Reserves dumb down fishes' survival instincts

By Indo Asian News Service | Monday, November 19, 2012 | 3:44:18 PM IST (+05:30 GMT) Comment 0 Comment

Sydney, Nov 19 (IANS) Marine reserves seem to dumb down survival instincts among protected fishes, especially when it comes to avoiding spear fishers outside the protected zone, according to an Australian study.

Sydney, Nov 19 (IANS) Marine reserves seem to dumb down survival instincts among protected fishes, especially when it comes to avoiding spear fishers outside the protected zone, according to an Australian study.

Researchers from ARC Centre of Excellence for Coral Reef Studies at James Cook University said big, innocent fishes wandering out of the reserve present an unexpected windfall to spear fishers awaiting them.

"There are plenty of reports of fish, both adults and juveniles, moving out of reserves and into the surrounding sea. Having grown up in an area where they were protected from hunting, we wondered how naive they would be with regard to avoiding danger from humans," says Fraser Januchowski−Hartley of the ARC centre.

The answer is: pretty naive. "Educated fish normally turn tail and flee when a diver armed with a spear gun approaches within firing range of them. The typical flight distance is usually just over four metres," the journal Ecology Letters reports.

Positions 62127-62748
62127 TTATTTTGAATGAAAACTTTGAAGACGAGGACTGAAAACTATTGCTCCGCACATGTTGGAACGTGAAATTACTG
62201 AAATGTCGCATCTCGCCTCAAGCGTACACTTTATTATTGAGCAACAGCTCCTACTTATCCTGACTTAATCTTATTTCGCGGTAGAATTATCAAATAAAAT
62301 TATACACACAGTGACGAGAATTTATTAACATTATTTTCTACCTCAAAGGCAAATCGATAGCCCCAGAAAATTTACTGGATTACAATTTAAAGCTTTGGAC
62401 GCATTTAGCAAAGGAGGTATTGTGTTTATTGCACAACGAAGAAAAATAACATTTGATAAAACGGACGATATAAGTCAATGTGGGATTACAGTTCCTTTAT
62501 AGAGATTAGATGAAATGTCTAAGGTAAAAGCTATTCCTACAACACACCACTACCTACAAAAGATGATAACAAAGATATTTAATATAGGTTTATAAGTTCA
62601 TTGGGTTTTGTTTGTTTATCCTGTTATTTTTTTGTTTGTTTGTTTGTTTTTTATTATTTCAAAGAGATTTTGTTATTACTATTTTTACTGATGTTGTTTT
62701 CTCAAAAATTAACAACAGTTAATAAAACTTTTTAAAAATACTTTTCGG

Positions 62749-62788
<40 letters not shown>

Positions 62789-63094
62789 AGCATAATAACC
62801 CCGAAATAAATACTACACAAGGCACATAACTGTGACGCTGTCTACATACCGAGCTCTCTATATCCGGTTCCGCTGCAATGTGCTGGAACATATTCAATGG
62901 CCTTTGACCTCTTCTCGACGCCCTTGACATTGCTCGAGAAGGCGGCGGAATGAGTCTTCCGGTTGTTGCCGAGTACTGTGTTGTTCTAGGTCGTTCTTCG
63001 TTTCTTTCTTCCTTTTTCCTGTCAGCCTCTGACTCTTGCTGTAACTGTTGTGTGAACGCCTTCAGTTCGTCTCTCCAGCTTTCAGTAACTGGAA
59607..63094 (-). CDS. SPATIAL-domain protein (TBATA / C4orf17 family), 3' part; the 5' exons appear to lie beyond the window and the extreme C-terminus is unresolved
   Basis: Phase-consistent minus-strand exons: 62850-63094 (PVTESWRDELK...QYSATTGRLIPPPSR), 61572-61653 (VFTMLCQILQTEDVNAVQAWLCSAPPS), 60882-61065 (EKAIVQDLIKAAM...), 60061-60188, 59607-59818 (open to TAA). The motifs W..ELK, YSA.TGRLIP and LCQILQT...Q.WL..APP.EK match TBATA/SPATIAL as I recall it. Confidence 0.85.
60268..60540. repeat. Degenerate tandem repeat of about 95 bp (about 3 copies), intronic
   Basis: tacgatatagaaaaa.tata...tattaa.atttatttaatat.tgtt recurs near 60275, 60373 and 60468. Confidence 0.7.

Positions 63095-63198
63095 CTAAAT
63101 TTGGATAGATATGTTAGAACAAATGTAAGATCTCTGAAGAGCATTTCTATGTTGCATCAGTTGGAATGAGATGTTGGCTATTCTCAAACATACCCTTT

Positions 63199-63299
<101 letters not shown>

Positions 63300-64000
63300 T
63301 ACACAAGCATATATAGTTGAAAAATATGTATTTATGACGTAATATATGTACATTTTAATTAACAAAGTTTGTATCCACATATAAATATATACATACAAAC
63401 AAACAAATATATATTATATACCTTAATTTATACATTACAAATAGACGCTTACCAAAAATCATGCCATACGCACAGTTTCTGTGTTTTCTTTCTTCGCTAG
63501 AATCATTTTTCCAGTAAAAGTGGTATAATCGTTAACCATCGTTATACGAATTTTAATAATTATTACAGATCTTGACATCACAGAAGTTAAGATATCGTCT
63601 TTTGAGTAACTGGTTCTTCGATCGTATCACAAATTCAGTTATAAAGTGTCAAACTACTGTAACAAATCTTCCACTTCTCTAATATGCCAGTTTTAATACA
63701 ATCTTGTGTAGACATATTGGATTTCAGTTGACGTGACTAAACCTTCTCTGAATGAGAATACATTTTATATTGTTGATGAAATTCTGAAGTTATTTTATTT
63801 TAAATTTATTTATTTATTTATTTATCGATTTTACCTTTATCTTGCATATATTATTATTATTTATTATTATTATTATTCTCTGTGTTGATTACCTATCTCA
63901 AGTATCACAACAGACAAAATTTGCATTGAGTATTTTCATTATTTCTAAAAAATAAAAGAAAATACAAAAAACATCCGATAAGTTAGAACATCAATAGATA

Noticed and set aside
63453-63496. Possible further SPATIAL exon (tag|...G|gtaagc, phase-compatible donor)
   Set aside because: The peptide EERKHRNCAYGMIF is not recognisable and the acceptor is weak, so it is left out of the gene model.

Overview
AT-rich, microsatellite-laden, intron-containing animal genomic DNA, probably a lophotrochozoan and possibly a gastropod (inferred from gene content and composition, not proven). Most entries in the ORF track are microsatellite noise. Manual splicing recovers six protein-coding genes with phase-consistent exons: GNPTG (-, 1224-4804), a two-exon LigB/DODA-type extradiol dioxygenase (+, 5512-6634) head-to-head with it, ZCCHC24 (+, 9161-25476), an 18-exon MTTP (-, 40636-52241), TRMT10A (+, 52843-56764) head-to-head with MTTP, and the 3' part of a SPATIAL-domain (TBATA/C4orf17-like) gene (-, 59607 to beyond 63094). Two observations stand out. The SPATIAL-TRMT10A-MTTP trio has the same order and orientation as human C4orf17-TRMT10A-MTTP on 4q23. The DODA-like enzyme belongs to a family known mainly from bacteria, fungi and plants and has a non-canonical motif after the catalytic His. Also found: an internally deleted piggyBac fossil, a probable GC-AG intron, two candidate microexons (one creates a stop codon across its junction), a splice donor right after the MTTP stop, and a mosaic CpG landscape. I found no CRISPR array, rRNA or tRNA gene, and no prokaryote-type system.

"However, in our studies of marine reserves in the Philippines, Vanuatu and Papua New Guinea, where spearfishing remains a major way of harvesting table fish, we discovered that reserve−reared fish... are literally more catchable," it said.

The team studied fish across the boundaries of marine reserves from 200 metres inside the protected areas to 200 metres into the fished areas, according to an ARC statement.

They used underwater markers and measuring tapes to measure the 'flight initiation distance' of fish targeted locally by spear fishers. This indicates how close a skin diver can approach to a large fish before it decides to turn and flee.

They found that target fish living in fished areas were typically much warier of divers, and took flight at distances a metre or two farther away, than ones living within the reserve.

They also established that the 'naivete radius', whereby more catchable fishes spill out of the marine reserves extended for at least 150 metres from the boundary.

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